Ohio gearing up for 2nd annual state Legacy Run
(Ohio American Legion Riders Facebook photo)

Ohio gearing up for 2nd annual state Legacy Run

Ohio Legionnaire Mike Schrull has been on 11 national American Legion Legacy Runs. Doing so has allowed him to make friends he may have never crossed paths with otherwise. It’s also created in him a desire to emulate the national Legacy Run at the department level – something he and other Ohio American Legion Riders have been working on since 2020.

Ohio’s Legion Riders had their first state Legacy Run in the works for 2020 before the pandemic hit. They were able to conduct one a year later, raising around $7,500 for The American Legion Legacy Scholarship Fund.

And now, Schrull is coordinating the 2022 Ohio American Legion Legacy Run, with a goal of more than doubling the number of participants and raising even more funds than the previous year.

“What we’re trying to do in Ohio is make it like the national (Legacy Run),” said Schrull, commander of American Legion Post 211 in Avon Lake, Ohio, and the director of the state Legacy Run. “We’re asking posts from all over Ohio to bring donations in to where our (state ride stops) are. We’re trying to get Ohio involved like I’ve seen some of the other (American Legion departments) doing.”

The Ohio American Legion Legacy Run will depart Post 211 on June 23 and conclude at Department of Ohio Headquarters in Delaware on June 25. The ride will visit Ohio Legion posts along the way, including overnight stops hosted by Post 11 in Lancaster and Post 199 in Harrison. The route also will include a stop at the Veterans Freedom Flag Monument, which is made of granite bricks and is the largest known permanent flag monument in the United States.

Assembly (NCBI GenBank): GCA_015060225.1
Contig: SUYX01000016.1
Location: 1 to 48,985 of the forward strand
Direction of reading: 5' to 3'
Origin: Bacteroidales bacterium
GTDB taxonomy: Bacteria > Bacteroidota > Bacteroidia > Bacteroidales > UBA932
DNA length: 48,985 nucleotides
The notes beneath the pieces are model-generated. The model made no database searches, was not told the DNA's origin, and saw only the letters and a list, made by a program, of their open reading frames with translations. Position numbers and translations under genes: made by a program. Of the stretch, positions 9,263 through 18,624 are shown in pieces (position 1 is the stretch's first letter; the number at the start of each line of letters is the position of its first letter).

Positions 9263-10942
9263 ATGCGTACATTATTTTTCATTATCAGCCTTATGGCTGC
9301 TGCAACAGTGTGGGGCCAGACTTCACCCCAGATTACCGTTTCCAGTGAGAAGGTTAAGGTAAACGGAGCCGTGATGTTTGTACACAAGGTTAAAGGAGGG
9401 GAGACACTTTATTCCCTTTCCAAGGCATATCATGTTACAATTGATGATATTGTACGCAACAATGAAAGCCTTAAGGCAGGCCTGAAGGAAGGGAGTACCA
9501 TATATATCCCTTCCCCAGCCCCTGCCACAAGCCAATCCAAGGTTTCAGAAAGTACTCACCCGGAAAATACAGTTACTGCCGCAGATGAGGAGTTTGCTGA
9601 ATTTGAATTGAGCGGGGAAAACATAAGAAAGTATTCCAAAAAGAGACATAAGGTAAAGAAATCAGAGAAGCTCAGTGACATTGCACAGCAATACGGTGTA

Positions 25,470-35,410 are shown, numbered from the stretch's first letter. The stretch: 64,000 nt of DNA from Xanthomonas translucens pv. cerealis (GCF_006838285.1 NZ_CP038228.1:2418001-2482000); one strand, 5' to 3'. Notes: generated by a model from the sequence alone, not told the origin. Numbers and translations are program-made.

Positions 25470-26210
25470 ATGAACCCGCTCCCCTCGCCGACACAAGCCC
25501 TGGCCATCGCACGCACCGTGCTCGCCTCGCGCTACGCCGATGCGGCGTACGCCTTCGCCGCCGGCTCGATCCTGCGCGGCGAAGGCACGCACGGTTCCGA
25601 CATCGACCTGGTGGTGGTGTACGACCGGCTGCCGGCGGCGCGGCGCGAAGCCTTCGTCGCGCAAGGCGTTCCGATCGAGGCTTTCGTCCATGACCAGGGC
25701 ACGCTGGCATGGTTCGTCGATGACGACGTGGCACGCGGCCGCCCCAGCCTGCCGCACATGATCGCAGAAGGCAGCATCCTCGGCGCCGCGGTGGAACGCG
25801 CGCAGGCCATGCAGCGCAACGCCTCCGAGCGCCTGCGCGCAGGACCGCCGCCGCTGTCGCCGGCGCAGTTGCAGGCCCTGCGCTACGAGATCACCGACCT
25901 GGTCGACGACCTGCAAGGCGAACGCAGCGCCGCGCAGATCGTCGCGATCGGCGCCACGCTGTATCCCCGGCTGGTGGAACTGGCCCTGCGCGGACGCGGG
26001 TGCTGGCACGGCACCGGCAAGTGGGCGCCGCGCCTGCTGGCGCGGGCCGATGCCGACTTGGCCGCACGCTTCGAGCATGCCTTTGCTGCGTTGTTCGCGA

Around 20 participants have signed up for this year’s ride, with Schrull anticipating that number to triple. For more information about the ride, including registration information, click here.

Schrull said the 2022 state ride already has more than $10,000 pledged in donations. “I’m excited. I really am,” he said. “We have a whole lot of support this year. Department is giving us so much support. It’s just amazing.”

Schrull feels that more and more American Legion departments are conducting their own in-state rides, a result of the excitement caused by the national Legacy Run. And it’s also created what he feels is a friendly competition between departments to see who can raise more money.

“The national (Legacy Run) has instilled upon the states to make this bigger and bigger – almost to where it becomes a challenge now,” he said. “Now, we’re getting more (Ohio) posts that are saying, ‘Hey, we want you to come through our post.’ I’m trying to set the route up so it’s going by as many posts in the area that we can.”

American Legion departments planning on staging their own in-state versions of the Legacy Run are encouraged to let American Legion national media know of their plans. Please either email sbrooks@legion.org or message the National American Legion Riders Facebook page.